There was a strange Covid-19 pattern in the U.S. for much of this spring. The virus was not spreading any faster in communities with low vaccination rates than in those with high vaccination rates.

How could this have been? There were probably a few reasons. Many less vaccinated areas were in the South, where warm spring weather allowed people to socialize in the relative safety of the outdoors. Natural immunity might also have played a role — because people who have already had this coronavirus have at least some degree of protection against it.

The pattern helped feed an impression among some Americans that Covid was in retreat, regardless of how much progress a community had made in getting shots into arms. In one poll of Tennessee residents last month, 51 percent agreed with the statement that “the Covid-19 pandemic is largely over.”

But the pandemic is not over. Covid remains a serious threat to unvaccinated adults, especially those middle-aged or older. And now the surprising trends from the spring may be coming to an end: Cases have begun to rise more rapidly in communities with lower vaccination rates.

Consider this chart, which looks at the number of new cases in counties across the U.S., grouping counties by the share of residents who have been fully vaccinated:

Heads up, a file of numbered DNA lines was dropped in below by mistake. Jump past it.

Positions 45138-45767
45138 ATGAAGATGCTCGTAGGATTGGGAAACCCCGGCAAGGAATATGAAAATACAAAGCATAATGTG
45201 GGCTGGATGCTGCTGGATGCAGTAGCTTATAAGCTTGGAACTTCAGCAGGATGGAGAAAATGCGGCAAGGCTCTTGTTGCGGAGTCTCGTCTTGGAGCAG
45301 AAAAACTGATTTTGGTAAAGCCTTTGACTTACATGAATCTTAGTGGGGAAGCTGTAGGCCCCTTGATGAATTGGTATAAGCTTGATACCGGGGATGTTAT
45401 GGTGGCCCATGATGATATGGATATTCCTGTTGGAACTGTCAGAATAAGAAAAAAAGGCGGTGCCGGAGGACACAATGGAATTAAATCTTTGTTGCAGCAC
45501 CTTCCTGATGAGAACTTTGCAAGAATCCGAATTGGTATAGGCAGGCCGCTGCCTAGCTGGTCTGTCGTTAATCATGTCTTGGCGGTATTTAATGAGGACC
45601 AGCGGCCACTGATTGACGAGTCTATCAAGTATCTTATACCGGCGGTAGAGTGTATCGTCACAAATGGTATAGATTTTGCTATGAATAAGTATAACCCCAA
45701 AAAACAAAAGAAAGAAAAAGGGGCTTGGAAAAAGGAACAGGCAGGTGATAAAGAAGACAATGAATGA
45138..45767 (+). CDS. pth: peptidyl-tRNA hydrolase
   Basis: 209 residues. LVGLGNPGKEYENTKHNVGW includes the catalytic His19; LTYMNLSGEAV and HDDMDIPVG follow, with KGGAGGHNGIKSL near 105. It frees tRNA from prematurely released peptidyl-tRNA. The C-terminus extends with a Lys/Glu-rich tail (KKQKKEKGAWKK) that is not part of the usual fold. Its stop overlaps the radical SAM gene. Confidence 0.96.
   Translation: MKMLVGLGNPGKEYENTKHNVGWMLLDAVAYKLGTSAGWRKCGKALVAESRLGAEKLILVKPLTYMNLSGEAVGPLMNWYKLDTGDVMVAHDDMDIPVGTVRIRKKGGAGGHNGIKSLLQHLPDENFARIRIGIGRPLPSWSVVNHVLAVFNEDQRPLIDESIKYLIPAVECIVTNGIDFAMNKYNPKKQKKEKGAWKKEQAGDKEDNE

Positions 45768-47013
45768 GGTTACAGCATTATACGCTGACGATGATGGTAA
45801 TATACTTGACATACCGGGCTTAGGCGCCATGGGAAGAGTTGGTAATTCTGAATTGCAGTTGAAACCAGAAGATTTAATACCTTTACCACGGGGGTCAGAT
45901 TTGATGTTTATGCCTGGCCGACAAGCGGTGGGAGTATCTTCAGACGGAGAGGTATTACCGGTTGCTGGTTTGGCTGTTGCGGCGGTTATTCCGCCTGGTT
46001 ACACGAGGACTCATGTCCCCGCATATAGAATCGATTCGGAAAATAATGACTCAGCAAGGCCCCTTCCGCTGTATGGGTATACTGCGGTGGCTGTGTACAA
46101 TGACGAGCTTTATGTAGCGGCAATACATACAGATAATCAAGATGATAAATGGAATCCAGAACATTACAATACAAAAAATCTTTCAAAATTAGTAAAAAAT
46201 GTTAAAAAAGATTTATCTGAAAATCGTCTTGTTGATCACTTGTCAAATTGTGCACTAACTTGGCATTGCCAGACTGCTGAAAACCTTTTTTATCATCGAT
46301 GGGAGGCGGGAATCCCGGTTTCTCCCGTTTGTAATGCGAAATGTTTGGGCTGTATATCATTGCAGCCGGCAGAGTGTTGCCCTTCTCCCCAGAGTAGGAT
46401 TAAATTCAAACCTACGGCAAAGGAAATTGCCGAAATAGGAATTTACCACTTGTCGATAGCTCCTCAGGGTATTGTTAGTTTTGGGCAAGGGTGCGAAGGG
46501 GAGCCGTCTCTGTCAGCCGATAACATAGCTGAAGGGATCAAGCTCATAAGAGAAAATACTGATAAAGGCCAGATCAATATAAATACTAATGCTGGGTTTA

A month ago, a chart like this would have looked almost random, with little relationship between caseloads and vaccination rates. Now, there is a clear relationship. (A recent Washington Post analysis came to the same conclusion.)

One likely explanation is that vaccination rates have risen high enough in some communities to crush the spread of Covid. In the spring, these places were still coping with significant outbreaks, but they aren’t anymore.

In Marin County, just over the Golden Gate Bridge from San Francisco, for instance, more than 90 percent of people aged 12 and above have received at least one shot. As a result, Marin has virtually extinguished the virus, with only three new confirmed cases per day in recent weeks.

A second explanation for the new divergence between more and less vaccinated places is the Delta variant. It appears to be making vaccination even more valuable. The vaccines are effective against Delta, sharply reducing the chances of infection and nearly eliminating any chance of serious illness. For unvaccinated people, however, Delta is significantly more contagious than earlier variants.

Missouri offers the clearest example. Over the past week, it has reported more new Covid cases per capita than any other state, and they are concentrated in rural areas that have low vaccination rates, as Charles Gaba, a health care analyst, has noted. In the parts of the state with high vaccination rates — like the metro areas of Kansas City, St. Louis and Columbia — the number of new cases remains very low.

There is a political angle to these trends, of course. The places with the lowest vaccination rates tend to be heavily Republican. In an average U.S. county that voted for Donald Trump, only 34 percent of people are fully vaccinated, according to New York Times data. In an average country that voted for Joe Biden, the share is 45 percent (and the share that has received at least one shot is higher).